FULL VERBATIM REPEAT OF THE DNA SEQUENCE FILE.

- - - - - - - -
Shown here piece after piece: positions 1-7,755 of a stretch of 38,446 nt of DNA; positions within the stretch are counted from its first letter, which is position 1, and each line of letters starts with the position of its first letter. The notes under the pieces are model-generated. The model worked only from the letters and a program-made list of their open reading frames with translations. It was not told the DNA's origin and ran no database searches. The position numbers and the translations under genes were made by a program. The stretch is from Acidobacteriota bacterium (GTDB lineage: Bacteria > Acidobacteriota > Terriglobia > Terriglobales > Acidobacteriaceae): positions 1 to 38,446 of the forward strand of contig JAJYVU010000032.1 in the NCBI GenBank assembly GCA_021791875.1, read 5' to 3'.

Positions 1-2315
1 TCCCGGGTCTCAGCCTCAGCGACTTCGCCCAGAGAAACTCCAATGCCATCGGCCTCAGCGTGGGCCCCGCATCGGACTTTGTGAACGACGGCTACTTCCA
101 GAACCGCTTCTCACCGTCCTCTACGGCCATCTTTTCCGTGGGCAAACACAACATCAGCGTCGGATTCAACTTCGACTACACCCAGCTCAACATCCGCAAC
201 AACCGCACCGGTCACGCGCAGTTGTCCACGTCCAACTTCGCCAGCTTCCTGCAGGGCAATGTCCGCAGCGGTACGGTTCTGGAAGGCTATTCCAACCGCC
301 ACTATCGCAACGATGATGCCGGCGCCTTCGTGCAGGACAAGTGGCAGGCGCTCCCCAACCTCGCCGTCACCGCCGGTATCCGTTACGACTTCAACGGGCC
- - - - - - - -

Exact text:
Shown here piece after piece: positions 1-7,755 of a stretch of 38,446 nt of DNA; positions within the stretch are counted from its first letter, which is position 1, and each line of letters starts with the position of its first letter. The notes under the pieces are model-generated. The model worked only from the letters and a program-made list of their open reading frames with translations. It was not told the DNA's origin and ran no database searches. The position numbers and the translations under genes were made by a program. The stretch is from Acidobacteriota bacterium (GTDB lineage: Bacteria > Acidobacteriota > Terriglobia > Terriglobales > Acidobacteriaceae): positions 1 to 38,446 of the forward strand of contig JAJYVU010000032.1 in the NCBI GenBank assembly GCA_021791875.1, read 5' to 3'.

Positions 1-2315
1 TCCCGGGTCTCAGCCTCAGCGACTTCGCCCAGAGAAACTCCAATGCCATCGGCCTCAGCGTGGGCCCCGCATCGGACTTTGTGAACGACGGCTACTTCCA
101 GAACCGCTTCTCACCGTCCTCTACGGCCATCTTTTCCGTGGGCAAACACAACATCAGCGTCGGATTCAACTTCGACTACACCCAGCTCAACATCCGCAAC
201 AACCGCACCGGTCACGCGCAGTTGTCCACGTCCAACTTCGCCAGCTTCCTGCAGGGCAATGTCCGCAGCGGTACGGTTCTGGAAGGCTATTCCAACCGCC
301 ACTATCGCAACGATGATGCCGGCGCCTTCGTGCAGGACAAGTGGCAGGCGCTCCCCAACCTCGCCGTCACCGCCGGTATCCGTTACGACTTCAACGGGCC